Hot smoking your own fish has attracted a lot of attention – and so it should. It is easy to do, does not need expensive or complex equipment and the results taste just fantastic. Here is a detailed, step by step guide to preparing, brining and hot smoking fish. The example uses mackerel, which are plentiful and popular, but you can use white fish such as cod, pollack and pouting, or you can smoke chicken, sausages and other meats in exactly the same way. The actual smoking part must be done outdoors, as smoke will seep from the smoker and could set off your smoke alarm (although it will smell great!). You can use any tin for hot smoking, but the easiest way is to buy a smoker from a specialist supplier. These range from a simple portable smoker such as the one used in this example, to large cabinets suitable for batches of fish or meat. A great selection is available from www.outdoorcook.co.uk For a £5 discount use the code boatangling£5off
The method described below cooks rather than preserves fish, so treat the results as you would any other cooked fish. Cold smoking uses a different technique and is used to preserve fish and meat.
First catch your mackerel. Keep them cool from the moment they are caught, and cook them as soon as possible. I use a large cool box with several 2 litre plastic bottles filled with water and frozen solid in the bottom. Mackerel placed on the frozen bottles stay in good condition for several hours.
Wash your mackerel in chilled water and fillet them “bait style” – as if you were preparing a side of mackerel for bait. No need to be fussy about bones, they will lift off easily once cooked.
Now prepare your brine mix. There are many different versions so feel free to experiment. I like to use the following recipe. This makes a lot but you can keep unused brine in the fridge for a few weeks for use later, or simply scale down proportionally. Take 2 litres of water and add 250mL salt, 125mL brown sugar, 35mL lemon juice (= 1 lemon), 0.5 tablespoon garlic powder, 0.5 tablespoon onion powder, 0.5 tablespoon allspice, 1 teaspoon white pepper. Mix until the sugar and salt are dissolved.
Place the mackerel fillets in a non-metallic bowl and pour in enough brine to cover. Swish them about to make sure they are wet, and leave for 30 minutes in a cool place. Make sure no four-legged creatures can steal them!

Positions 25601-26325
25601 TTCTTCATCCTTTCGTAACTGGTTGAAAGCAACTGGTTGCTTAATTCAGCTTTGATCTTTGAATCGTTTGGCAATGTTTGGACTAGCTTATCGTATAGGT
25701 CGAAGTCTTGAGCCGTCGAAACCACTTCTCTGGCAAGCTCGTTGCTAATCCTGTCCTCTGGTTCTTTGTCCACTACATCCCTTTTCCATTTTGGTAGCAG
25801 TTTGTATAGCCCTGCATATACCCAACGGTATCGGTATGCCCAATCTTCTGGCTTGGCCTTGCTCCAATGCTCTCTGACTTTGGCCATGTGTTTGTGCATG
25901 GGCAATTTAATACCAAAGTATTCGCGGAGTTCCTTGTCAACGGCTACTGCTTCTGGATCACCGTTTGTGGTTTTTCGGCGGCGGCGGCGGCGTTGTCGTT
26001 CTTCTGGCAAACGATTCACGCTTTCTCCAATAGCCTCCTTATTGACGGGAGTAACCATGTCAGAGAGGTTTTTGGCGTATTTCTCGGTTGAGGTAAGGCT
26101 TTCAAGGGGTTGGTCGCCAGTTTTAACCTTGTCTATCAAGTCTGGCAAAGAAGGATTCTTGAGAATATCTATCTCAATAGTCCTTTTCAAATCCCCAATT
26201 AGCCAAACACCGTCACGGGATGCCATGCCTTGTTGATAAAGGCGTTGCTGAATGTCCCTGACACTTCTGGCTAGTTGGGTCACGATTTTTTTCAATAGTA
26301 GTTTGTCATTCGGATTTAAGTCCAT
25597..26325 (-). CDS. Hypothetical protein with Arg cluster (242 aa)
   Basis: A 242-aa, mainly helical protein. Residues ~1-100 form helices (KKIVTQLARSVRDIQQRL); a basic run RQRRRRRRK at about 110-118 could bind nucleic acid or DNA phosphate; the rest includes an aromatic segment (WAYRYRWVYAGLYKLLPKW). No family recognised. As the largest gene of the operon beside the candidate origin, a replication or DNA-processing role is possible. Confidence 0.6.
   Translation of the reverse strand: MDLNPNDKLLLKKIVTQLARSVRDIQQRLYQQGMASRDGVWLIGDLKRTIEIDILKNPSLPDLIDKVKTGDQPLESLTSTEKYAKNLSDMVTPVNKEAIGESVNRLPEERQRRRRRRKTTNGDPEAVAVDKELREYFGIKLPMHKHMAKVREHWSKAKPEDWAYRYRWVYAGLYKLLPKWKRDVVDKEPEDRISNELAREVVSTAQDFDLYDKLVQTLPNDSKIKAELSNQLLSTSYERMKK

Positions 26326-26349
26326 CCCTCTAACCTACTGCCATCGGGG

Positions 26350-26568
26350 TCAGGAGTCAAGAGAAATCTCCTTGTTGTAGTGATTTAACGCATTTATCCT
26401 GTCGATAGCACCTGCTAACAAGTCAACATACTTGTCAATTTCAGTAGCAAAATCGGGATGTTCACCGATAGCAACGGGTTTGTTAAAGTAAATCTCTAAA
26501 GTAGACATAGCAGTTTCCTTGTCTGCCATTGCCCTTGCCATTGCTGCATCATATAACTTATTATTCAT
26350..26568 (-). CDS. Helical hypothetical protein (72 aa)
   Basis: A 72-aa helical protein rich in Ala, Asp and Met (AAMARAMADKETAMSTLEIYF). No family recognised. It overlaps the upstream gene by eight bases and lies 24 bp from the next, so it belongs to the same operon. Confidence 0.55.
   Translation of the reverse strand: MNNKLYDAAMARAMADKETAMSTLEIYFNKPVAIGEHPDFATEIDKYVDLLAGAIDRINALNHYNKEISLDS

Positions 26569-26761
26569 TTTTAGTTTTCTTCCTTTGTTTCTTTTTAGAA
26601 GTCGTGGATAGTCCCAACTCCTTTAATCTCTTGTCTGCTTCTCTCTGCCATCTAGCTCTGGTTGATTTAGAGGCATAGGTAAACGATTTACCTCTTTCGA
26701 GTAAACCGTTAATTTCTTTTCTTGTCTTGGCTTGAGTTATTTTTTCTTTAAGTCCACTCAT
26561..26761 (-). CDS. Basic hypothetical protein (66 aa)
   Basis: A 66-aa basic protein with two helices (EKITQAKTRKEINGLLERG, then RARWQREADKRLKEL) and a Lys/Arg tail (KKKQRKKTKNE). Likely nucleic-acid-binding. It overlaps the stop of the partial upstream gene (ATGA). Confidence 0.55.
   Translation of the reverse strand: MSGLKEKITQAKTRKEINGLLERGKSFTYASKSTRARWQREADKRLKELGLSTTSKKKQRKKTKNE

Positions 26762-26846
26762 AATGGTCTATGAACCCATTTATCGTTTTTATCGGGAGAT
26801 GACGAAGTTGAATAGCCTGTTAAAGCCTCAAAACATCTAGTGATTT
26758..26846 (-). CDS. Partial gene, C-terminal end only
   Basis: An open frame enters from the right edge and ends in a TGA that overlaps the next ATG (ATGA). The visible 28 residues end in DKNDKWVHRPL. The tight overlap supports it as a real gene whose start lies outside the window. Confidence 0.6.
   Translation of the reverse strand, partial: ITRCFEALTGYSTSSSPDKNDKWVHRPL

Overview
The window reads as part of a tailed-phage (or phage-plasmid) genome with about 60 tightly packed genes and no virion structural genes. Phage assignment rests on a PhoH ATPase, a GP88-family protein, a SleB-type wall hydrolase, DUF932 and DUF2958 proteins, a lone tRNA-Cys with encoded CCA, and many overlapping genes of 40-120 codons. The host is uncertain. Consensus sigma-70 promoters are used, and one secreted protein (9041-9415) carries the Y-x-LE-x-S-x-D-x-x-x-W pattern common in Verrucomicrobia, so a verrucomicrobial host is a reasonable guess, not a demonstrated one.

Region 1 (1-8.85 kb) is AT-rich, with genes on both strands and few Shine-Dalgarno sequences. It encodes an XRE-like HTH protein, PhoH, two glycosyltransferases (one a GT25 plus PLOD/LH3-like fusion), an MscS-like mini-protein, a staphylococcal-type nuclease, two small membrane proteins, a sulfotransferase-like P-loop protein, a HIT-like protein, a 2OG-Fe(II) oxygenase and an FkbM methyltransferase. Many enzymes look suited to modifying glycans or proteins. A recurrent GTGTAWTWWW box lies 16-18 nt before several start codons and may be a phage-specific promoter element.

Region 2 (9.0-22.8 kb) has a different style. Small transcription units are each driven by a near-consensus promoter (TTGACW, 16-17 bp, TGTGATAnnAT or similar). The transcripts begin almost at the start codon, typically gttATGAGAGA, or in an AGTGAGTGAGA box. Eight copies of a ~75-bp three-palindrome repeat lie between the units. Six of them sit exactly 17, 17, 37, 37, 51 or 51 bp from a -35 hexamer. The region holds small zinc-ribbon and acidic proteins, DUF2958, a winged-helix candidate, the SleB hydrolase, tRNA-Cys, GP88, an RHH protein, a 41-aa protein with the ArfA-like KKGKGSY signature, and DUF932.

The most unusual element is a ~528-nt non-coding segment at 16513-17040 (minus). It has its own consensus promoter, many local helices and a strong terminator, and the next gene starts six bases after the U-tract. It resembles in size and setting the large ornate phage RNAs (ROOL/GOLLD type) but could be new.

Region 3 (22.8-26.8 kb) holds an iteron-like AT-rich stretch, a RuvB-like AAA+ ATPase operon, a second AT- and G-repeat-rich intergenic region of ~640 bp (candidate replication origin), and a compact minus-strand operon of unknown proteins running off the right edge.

After 30 minutes, remove the fillets and dry on kitchen towel. For the really best results, you need to air-dry the fillets so they get a good texture in the smoker. I have a fan oven which has a fan-only setting (no heat). This is ideal, and will dry the fillets sufficiently in an hour. Alternatively let them dry in a cool draughty place if possible. The dried sugar/salt crust is called a pellicle.
Meanwhile, you can prepare your smoker. I am using a rather battered ABU smoker but there are many other makes available with almost identical features. In fact any tin box can be turned into a smoker! You will also need a heat source – many smokers have dishes to hold methylated spirits – and hardwood sawdust or “smoke dust”. You must use clean untreated hardwood such as oak. Softwood such as pine will give a nasty resinous taste. Smoke dust is cheap to buy from the suppliers of smokers.
Put a heaped tablespoon of sawdust above each burner. Don’t think it is better with more, it is not! The good thing is, your bag of smoke dust will last for years at this rate of use.
Cover the sawdust with the drip trays to prevent moisture and oil from the fillets dripping on the sawdust and dampening the smoulder. If your smoker doesn’t have them, you can make something suitable from the end of a tin can, with a notch in the side bent down so the lid sits about 1cm above the base.
Oil the grill racks as you would a barbie to prevent sticking, and lay the fillets skin-side down on the racks. Don’t over-load the smoker as too much moisture in the smoker will result in mushy fish. This particular smoker has two layers of grill rack. Put the lid on and clamp it down if it has clamps, or weight it with a brick.
Fill the burner dishes with meths, then put the cap on the meths and put it well away. Light the meths with a long match and place the tin containing the mackerel on top. An alternative heat source is a pair of camping gas burners, which is a cheaper option if you plan to do this regularly.
Smoke will start to seep out of the crack under the lid – this is a good sign and shows your mackerel are cooking in smoke. Keep an eye on the flames below, the mackerel fillets need to smoke for 20 minutes so if the burners run out of fuel you will need to add more. Be very careful when filling hot burners!
After 20 minutes smoking you can take the lid off. This is what you will see – perfect hot-smoked mackerel.
The smoked mackerel should be cooled as quickly as possible and kept in a fridge until eaten. They will make fantastic smoked mackerel pate, or can be used in any smoked mackerel recipe. They freeze well if wrapped tightly and frozen as soon as they are cool. Vacuum packing is even better. Unlike frozen uncooked mackerel, smoked mackerel retains its texture
even after several months in the freezer.
You can try smoking any fish, oily or white, bony or cartiligeous. Here I smoked some whiting whole. Brine for a hour as the flavour needs more time to penetrate, then dry as above – this is very important to avoid soggy results. Then smoke for 20 minutes. If you have smaller fish, it is a lot easier to de-bone smoked whole fish than filleting fresh fish, and makes a great base for kedgeree.
For a very quick recipe involving smoked white fish like pollack have a look at my other site recipes: Smoked Pollack Hollandaise